The Scientist

» protein engineering, microbiology and culture

Most Recent

image: Narrow-Spectrum Antibiotic Could Spare the Microbiome

Narrow-Spectrum Antibiotic Could Spare the Microbiome

By | May 9, 2016

A drug that singles out Staphylococcus aureus leaves gut-dwelling microbiota largely intact, a mouse study shows.

0 Comments

image: Another Andrew Wakefield Movie in the Works

Another Andrew Wakefield Movie in the Works

By | May 4, 2016

This one will be largely based on the discredited anti-vaccine researcher’s 2010 book.

10 Comments

image: Most Gut Microbes Can Be Cultured

Most Gut Microbes Can Be Cultured

By | May 4, 2016

Contrary to the popular thought that many species are “unculturable,” the majority of bacteria known to populate the human gut can be grown in the lab, scientists show.

0 Comments

image: Earth: Home to 1 Trillion Microbial Species

Earth: Home to 1 Trillion Microbial Species

By | May 4, 2016

A new analysis of microbial data estimates that the world is home to 1 trillion species—of which only 0.001 percent have been discovered.

0 Comments

image: Becoming Acculturated

Becoming Acculturated

By | May 1, 2016

Techniques for deep dives into the microbial dark matter

0 Comments

In the book's prologue, author Frans de Waal considers the intellectual impediments to studying animal intelligence.

0 Comments

image: Capsule Reviews

Capsule Reviews

By | May 1, 2016

Sorting the Beef from the Bull, Cheats and Deceits, A Sea of Glass, and Following the Wild Bees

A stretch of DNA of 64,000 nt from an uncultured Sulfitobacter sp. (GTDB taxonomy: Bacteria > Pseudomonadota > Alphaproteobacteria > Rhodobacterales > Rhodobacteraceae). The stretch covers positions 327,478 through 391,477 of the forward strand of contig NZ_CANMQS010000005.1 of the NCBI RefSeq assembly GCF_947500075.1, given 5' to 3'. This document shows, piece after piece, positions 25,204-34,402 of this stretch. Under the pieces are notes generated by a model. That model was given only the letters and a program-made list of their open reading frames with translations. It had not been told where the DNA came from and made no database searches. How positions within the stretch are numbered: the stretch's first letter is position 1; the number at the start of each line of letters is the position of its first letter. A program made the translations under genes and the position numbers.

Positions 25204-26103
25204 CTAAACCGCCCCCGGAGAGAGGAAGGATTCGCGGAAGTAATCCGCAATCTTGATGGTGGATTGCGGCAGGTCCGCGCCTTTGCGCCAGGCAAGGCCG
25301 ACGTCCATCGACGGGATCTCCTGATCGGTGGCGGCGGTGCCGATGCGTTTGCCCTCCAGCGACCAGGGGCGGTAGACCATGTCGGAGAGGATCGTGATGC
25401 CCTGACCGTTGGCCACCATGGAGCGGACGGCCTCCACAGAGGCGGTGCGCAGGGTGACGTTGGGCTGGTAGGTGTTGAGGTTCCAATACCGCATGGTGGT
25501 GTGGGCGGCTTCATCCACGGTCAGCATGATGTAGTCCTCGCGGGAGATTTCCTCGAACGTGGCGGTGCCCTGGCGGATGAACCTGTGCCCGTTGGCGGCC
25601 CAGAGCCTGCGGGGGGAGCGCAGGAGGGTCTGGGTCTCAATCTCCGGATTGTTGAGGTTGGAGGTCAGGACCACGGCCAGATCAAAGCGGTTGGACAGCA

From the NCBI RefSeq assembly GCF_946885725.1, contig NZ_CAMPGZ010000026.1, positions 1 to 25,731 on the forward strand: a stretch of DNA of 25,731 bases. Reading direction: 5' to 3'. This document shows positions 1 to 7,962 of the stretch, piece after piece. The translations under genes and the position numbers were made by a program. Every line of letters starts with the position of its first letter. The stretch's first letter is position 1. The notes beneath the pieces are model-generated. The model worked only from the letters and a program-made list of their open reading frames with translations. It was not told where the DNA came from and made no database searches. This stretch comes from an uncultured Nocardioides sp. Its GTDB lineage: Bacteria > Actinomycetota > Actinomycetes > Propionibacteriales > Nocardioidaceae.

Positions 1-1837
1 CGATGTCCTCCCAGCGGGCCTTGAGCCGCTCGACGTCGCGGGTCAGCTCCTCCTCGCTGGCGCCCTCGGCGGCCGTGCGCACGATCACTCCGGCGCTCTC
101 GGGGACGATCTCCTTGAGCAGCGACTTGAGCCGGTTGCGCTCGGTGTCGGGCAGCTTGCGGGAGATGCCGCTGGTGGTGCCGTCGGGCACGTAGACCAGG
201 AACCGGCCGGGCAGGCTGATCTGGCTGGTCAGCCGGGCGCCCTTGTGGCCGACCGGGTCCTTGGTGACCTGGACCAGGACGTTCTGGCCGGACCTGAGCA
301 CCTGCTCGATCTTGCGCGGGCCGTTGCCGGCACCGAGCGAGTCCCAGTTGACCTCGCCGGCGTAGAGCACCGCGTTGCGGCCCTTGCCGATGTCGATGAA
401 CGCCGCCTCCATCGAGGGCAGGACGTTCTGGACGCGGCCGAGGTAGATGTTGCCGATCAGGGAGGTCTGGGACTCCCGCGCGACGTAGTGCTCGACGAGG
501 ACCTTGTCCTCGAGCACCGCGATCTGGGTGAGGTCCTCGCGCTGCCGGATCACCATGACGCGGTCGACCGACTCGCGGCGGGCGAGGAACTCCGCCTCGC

0 Comments

image: Speaking of Science

Speaking of Science

By | May 1, 2016

May 2016's selection of notable quotes

0 Comments

image: The Global Science Era

The Global Science Era

By | May 1, 2016

As international collaboration becomes increasingly common, researchers must work to limit their own biases and let cultural diversity enhance their work.

2 Comments

image: The Zombie Literature

The Zombie Literature

By | May 1, 2016

Retractions are on the rise. But reams of flawed research papers persist in the scientific literature. Is it time to change the way papers are published?

9 Comments

Popular Now

  1. Broad Wins CRISPR Patent Interference Case
    Daily News Broad Wins CRISPR Patent Interference Case

    The USPTO’s Patent Trial and Appeal Board has ruled in favor of the Broad Institute of MIT and Harvard retaining intellectual property rights covered by its patents for CRISPR gene-editing technology.

  2. Cannibalism: Not That Weird
    Reading Frames Cannibalism: Not That Weird

    Eating members of your own species might turn the stomach of the average human, but some animal species make a habit of dining on their own.

  3. Henrietta Lacks’s Family Seeks Compensation
  4. Can Plants Learn to Associate Stimuli with Reward?
Business Birmingham